The department erroneously reasoned that because black education was being paid by the government, the black teachers and students were supposed to keep quiet and just accept their latest apartheid policy. However, such claims were completely unfounded. Official data from that period showed that the government spent relatively less on black children’s education than it did on white children.

Ultimately, the decree resulted in a situation where students focused on the language in itself often to the detriment of subjects taught in the classroom.

Orlando West Junior School strike

In the months leading up to the deadly protest, school children at Orlando West Junior School, Soweto, decided not to go to school. In time, school children in other schools joined and skipped school. The children went on to organize themselves into a coalition – the Soweto Students’ Representative Council. In association with several teacher organizations (such as The African Teachers Association – ATASA), the students scheduled a mass rally for June 16. Even at that young age, the children could see the biting effect of apartheid on their education.

The deplorable nature of educational facilities in black schools

The educational decree of 1974 can be considered as the last straw that broke the backs of the school children and teachers in black communities. A quick delve into the issue and one cannot stop to notice that the underlying problem was due to decades of systemic neglect by the apartheid government. The high-school students had simply had enough of this neglect and they demanded better education.

Bantu Educational Act of the 1950s

Dr Hendrik Verwoerd quotes

From the 1950s, the apartheid government often boasted of how white-minority rule helped to increase the enrollment rate of black children. And yes; they were right to make such claims and pat themselves on the back for doing a good job. They gave credit for such improvements to the Bantu Educational Act of 1953. Student enrollment increased by about three-folds. However, it was not all rosy.

Schools in the black community, as well as non-white communities, were starved off the necessary funds to ensure that children received quality education. The public-to-teacher ratio as of 1955 was around 46:1. By the late 1960s conditions had got so deplorable that the ratio hovered around 58:1. There was immense overcrowding in the various classrooms. The local officials had no option than to go on a rota basis. Additionally, these schools had very few qualified teachers. The majority of the teachers – about 90 percent – had no matriculation certificate (the equivalent of a high school certificate).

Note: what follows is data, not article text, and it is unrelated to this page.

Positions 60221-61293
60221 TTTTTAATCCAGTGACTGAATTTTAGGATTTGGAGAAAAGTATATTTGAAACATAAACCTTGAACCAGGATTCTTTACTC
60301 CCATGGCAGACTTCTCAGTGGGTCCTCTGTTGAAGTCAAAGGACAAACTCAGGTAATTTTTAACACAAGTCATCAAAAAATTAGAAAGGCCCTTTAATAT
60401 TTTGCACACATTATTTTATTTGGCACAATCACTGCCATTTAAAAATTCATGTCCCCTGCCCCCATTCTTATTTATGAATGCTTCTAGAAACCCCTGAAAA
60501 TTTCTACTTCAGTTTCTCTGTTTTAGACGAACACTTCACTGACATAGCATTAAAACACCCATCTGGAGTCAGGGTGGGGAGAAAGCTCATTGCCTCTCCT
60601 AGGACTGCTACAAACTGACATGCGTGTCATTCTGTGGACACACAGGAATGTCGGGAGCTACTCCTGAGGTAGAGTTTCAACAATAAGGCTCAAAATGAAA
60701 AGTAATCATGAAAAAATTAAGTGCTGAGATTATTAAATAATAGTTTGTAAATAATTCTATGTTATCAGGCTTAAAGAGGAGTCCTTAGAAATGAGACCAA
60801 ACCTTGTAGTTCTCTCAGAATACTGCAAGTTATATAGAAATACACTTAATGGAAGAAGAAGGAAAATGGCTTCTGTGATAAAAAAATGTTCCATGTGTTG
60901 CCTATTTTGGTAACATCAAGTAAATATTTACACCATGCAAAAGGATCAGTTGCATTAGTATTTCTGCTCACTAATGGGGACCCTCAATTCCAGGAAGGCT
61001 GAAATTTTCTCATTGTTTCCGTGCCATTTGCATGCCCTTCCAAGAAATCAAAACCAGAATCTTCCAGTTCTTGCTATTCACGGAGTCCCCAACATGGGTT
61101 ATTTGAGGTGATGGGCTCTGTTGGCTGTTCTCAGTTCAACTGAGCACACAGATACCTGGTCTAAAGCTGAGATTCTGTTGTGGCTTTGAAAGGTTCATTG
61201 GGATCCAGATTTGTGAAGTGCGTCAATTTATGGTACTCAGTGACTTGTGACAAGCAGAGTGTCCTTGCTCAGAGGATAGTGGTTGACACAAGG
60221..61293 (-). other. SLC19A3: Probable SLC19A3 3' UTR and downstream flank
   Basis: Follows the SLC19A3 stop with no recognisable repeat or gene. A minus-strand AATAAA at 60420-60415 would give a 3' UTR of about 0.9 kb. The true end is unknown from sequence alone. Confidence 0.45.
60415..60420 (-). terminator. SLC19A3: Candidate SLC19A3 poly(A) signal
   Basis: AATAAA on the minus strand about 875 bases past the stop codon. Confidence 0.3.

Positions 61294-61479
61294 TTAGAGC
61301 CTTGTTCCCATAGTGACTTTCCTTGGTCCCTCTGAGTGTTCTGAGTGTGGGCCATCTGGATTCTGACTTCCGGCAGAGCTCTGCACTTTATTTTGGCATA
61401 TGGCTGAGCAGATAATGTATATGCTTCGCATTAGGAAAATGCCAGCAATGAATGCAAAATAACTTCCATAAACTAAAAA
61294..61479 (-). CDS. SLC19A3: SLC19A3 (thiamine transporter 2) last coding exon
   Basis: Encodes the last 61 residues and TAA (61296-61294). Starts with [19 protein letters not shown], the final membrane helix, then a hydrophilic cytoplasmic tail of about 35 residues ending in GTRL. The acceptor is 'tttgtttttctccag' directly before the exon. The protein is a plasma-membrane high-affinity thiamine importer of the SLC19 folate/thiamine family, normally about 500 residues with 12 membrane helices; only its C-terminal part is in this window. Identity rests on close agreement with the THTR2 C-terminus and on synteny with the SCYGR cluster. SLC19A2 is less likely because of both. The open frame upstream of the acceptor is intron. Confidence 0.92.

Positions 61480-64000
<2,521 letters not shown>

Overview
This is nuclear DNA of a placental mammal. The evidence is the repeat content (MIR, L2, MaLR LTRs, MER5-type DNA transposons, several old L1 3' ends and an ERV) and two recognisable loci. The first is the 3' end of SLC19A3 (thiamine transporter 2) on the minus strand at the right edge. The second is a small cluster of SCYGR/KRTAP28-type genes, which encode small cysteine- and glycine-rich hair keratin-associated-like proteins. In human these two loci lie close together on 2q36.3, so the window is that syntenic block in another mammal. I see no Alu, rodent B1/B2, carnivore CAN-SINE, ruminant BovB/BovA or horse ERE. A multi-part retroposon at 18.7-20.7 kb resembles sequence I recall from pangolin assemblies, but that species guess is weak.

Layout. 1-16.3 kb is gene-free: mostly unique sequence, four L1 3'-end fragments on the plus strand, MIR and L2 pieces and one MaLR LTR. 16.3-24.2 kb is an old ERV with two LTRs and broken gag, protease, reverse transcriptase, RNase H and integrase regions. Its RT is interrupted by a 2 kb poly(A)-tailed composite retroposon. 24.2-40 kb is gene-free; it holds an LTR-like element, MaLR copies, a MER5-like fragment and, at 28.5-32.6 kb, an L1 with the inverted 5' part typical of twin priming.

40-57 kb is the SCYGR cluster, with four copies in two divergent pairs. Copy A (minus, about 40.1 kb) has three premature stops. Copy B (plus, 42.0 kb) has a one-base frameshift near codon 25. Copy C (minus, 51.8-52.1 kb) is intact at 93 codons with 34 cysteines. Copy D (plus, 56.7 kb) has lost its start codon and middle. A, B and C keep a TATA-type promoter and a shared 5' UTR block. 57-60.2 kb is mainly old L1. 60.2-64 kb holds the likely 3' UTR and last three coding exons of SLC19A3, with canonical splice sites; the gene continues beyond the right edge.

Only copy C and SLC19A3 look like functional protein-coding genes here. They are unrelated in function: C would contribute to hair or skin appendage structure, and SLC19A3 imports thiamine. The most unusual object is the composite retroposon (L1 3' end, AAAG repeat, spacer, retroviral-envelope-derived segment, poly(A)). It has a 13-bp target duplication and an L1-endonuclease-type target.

Furthermore, the Bantu Act was designed for blacks to remain glued in their homelands. Due to the lack of adequate facilities, students were asked to go to their hometown and enroll there. There was increased public outcry over the education being substandard and lacking the ability to meet the needs of businesses and the community at large.

Active Student Unions and Mobilization

Afrikaans Medium Decree of 1974

An official remark from the Department of Bantu Education

As students’ numbers increased in black communities, anti-apartheid groups realized that they could mobilize these students and make them crucial voices for change.

In the nutshell, the increase in the numbers made the students very opinionated and politically conscious of the ills of their deplorable educational system. In the past, these children would have dropped out of high school or would not have even made it to high school.  They would have gone straight into some menial job or joined some wayward gang – gangs that caused havoc in the community.

Notable anti-apartheid students movements such as the South African Students Movement (SASM) and several other Black Consciousness groups worked very hard across the country to raise awareness of the issues. One of their famous leaders was Steve Biko, an anti-apartheid activist who would later die in police custody on 12 September 1977. Also, many of Biko’s colleagues were either arrested or tortured in their cells.

The economic depression of 1975

Some historians have stated that the economic hardships that plagued South Africa in 1975 may have compounded the problem. But this still does not explain why the apartheid government on a consistent basis decided to give significantly more funding to white schools than black schools. About 10-15 times more funds were spent in white schools, which in the first place had fewer students compared to black schools..